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iPhone Ban in China Spreads to Counter Espionage Efforts

China plans to expand a ban on the use of iPhones in sensitive departments to government-backed agencies and state companies, a sign of growing challenges for Apple Inc. in its biggest foreign market and global production base.

Several agencies have begun instructing staff not to bring their iPhones to work, people familiar with the matter said, affirming a previous report from the Wall Street Journal. In addition, Beijing intends to extend that restriction far more broadly to a plethora of state-owned enterprises and other government-controlled organizations, said the people, who asked not to be identified discussing a sensitive matter.

If Beijing goes ahead, the unprecedented blockade will be the culmination of a yearslong effort to root out foreign technology use in sensitive environments, coinciding with Beijing’s effort to reduce its reliance on American software and circuitry. It threatens to erode Apple’s position in a market that yields about a fifth of its revenue, and from where it makes the majority of the world’s iPhones through sprawling factories that employ millions of Chinese.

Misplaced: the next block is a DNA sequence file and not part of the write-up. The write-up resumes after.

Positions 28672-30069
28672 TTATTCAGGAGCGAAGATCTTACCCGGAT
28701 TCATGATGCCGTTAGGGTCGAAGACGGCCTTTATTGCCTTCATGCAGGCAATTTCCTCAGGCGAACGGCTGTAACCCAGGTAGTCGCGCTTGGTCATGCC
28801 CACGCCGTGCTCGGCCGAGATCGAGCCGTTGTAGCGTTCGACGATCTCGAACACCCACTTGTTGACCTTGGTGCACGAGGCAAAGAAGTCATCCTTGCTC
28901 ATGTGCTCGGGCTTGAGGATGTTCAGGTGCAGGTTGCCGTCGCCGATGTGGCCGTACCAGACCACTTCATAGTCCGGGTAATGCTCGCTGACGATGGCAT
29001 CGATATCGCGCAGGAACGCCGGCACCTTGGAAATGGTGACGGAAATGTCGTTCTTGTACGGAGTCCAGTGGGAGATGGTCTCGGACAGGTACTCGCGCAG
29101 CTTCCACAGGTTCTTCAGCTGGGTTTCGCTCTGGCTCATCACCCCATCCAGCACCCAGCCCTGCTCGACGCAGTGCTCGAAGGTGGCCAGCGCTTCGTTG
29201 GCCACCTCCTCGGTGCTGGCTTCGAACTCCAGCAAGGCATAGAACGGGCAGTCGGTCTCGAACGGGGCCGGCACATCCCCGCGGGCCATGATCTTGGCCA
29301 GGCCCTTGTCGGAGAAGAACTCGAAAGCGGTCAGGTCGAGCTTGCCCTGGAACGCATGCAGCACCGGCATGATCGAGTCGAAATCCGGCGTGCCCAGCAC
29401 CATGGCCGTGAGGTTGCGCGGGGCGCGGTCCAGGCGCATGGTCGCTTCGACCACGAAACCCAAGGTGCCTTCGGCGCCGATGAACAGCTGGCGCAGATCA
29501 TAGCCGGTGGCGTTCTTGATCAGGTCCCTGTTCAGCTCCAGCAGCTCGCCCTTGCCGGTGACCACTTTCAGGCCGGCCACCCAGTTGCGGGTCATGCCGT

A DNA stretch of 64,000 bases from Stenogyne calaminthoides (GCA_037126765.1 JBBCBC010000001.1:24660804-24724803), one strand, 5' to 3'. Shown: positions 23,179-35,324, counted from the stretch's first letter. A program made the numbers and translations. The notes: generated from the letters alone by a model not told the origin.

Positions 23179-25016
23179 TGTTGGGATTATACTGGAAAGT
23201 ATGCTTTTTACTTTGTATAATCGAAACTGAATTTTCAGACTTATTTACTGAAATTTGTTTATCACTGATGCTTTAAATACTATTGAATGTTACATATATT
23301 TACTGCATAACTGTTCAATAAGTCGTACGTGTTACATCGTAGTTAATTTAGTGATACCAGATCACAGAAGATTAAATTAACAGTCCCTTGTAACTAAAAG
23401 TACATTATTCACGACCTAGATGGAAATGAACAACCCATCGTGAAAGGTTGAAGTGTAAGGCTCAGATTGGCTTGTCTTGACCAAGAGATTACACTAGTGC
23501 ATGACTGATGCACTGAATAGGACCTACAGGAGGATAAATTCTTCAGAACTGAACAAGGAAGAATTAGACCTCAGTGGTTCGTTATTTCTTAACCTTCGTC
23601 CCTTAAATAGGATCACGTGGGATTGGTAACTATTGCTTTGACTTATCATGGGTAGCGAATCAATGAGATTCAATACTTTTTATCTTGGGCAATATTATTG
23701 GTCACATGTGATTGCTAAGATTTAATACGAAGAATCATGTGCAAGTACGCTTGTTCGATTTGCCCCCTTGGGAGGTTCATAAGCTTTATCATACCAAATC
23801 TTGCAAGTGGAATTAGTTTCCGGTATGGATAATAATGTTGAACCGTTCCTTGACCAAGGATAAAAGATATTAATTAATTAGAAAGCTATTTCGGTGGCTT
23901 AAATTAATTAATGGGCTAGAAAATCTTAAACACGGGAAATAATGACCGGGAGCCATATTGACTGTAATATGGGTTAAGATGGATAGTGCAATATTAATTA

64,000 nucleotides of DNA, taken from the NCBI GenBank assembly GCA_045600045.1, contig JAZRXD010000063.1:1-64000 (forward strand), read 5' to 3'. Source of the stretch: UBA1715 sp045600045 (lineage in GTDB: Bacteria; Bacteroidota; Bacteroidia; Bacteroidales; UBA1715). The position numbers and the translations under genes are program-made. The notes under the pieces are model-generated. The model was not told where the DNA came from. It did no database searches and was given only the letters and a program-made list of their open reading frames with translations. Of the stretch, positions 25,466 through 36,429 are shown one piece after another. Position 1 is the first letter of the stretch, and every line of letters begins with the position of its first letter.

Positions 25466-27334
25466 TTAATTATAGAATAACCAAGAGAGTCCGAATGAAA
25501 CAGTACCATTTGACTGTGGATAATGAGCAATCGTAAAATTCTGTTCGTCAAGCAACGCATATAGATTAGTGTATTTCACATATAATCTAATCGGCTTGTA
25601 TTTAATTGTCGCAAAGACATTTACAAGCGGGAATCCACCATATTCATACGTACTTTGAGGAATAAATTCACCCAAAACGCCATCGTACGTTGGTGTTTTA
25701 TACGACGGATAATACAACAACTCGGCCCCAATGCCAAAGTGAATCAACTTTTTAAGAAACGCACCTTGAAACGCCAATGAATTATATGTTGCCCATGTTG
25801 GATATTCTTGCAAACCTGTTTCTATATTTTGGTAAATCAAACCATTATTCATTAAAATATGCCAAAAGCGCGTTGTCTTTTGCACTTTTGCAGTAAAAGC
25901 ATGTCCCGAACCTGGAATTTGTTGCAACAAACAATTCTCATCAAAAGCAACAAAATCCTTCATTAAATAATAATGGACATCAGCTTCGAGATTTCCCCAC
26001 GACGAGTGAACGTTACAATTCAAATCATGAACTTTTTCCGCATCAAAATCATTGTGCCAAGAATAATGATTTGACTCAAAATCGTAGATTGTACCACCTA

It’s unclear how many companies or agencies could eventually adopt restrictions on personal devices, and there’s been no formal or written injunction as yet, the people said. State firms or organizations will likely vary in how strictly they enforce such bans, with some forbidding Apple devices from the workplace while others could bar employees from using them entirely.

Chinese state firms like oil giant PetroChina Co. employ millions and control vast swathes of a centrally planned economy. Given Apple’s relationship with Beijing and its importance to the economy, it “has historically been viewed as relatively safe in China from government restrictions,” KeyBanc Capital Markets analyst Brandon Nispel said in a report Wednesday. “Is the government changing its stance?”

Apple enjoys widespread popularity in China, despite rising resentment of American efforts to contain the Asian country’s technology industry. The company’s iPhones are among the nation’s bestsellers and are common in both the government and private sector.

But the blockade on the devices coincides with stepped-up efforts to develop domestic technology that can match or even surpass American innovation. Last week, the release of a Huawei Technologies Co. smartphone that contained an advanced made-in-China processor caused a stir on both sides of the Pacific. State media celebrated an early triumph against harsh US sanctions, while one US lawmaker called for an investigation into possible violations of those curbs.

Foreign devices have long been discouraged in sensitive agencies, particularly as Beijing escalated a campaign in recent years to reduce a reliance on technology from the US, China’s geopolitical rival.

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